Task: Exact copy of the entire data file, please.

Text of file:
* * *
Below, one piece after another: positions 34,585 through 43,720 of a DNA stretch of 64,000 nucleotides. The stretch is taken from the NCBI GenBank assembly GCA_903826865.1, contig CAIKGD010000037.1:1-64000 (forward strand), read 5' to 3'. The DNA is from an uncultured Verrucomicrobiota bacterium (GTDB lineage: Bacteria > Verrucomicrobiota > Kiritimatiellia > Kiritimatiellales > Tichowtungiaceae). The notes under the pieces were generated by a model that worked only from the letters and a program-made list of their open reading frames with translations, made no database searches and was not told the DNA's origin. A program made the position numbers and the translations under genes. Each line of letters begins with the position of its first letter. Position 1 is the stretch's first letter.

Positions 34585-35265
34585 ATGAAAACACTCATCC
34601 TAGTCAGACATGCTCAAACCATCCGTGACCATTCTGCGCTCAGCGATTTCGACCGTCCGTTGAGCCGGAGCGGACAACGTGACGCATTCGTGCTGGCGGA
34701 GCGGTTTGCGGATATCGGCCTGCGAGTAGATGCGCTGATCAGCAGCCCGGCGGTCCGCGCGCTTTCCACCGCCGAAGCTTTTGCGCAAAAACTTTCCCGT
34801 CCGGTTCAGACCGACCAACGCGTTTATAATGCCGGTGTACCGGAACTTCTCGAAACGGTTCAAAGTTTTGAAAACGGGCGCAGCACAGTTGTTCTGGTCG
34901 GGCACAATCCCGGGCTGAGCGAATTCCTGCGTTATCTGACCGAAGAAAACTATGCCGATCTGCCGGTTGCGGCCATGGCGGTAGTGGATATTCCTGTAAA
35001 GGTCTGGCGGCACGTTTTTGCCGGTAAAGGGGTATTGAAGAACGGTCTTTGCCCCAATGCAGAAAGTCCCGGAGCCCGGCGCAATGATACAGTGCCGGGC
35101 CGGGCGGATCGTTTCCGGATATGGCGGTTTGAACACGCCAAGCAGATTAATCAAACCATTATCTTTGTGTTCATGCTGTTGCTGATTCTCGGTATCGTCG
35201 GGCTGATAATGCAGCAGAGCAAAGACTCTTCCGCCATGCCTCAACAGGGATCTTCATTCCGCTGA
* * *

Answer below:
Below, one piece after another: positions 34,585 through 43,720 of a DNA stretch of 64,000 nucleotides. The stretch is taken from the NCBI GenBank assembly GCA_903826865.1, contig CAIKGD010000037.1:1-64000 (forward strand), read 5' to 3'. The DNA is from an uncultured Verrucomicrobiota bacterium (GTDB lineage: Bacteria > Verrucomicrobiota > Kiritimatiellia > Kiritimatiellales > Tichowtungiaceae). The notes under the pieces were generated by a model that worked only from the letters and a program-made list of their open reading frames with translations, made no database searches and was not told the DNA's origin. A program made the position numbers and the translations under genes. Each line of letters begins with the position of its first letter. Position 1 is the stretch's first letter.

Positions 34585-35265
34585 ATGAAAACACTCATCC
34601 TAGTCAGACATGCTCAAACCATCCGTGACCATTCTGCGCTCAGCGATTTCGACCGTCCGTTGAGCCGGAGCGGACAACGTGACGCATTCGTGCTGGCGGA
34701 GCGGTTTGCGGATATCGGCCTGCGAGTAGATGCGCTGATCAGCAGCCCGGCGGTCCGCGCGCTTTCCACCGCCGAAGCTTTTGCGCAAAAACTTTCCCGT
34801 CCGGTTCAGACCGACCAACGCGTTTATAATGCCGGTGTACCGGAACTTCTCGAAACGGTTCAAAGTTTTGAAAACGGGCGCAGCACAGTTGTTCTGGTCG
34901 GGCACAATCCCGGGCTGAGCGAATTCCTGCGTTATCTGACCGAAGAAAACTATGCCGATCTGCCGGTTGCGGCCATGGCGGTAGTGGATATTCCTGTAAA
35001 GGTCTGGCGGCACGTTTTTGCCGGTAAAGGGGTATTGAAGAACGGTCTTTGCCCCAATGCAGAAAGTCCCGGAGCCCGGCGCAATGATACAGTGCCGGGC
35101 CGGGCGGATCGTTTCCGGATATGGCGGTTTGAACACGCCAAGCAGATTAATCAAACCATTATCTTTGTGTTCATGCTGTTGCTGATTCTCGGTATCGTCG
35201 GGCTGATAATGCAGCAGAGCAAAGACTCTTCCGCCATGCCTCAACAGGGATCTTCATTCCGCTGA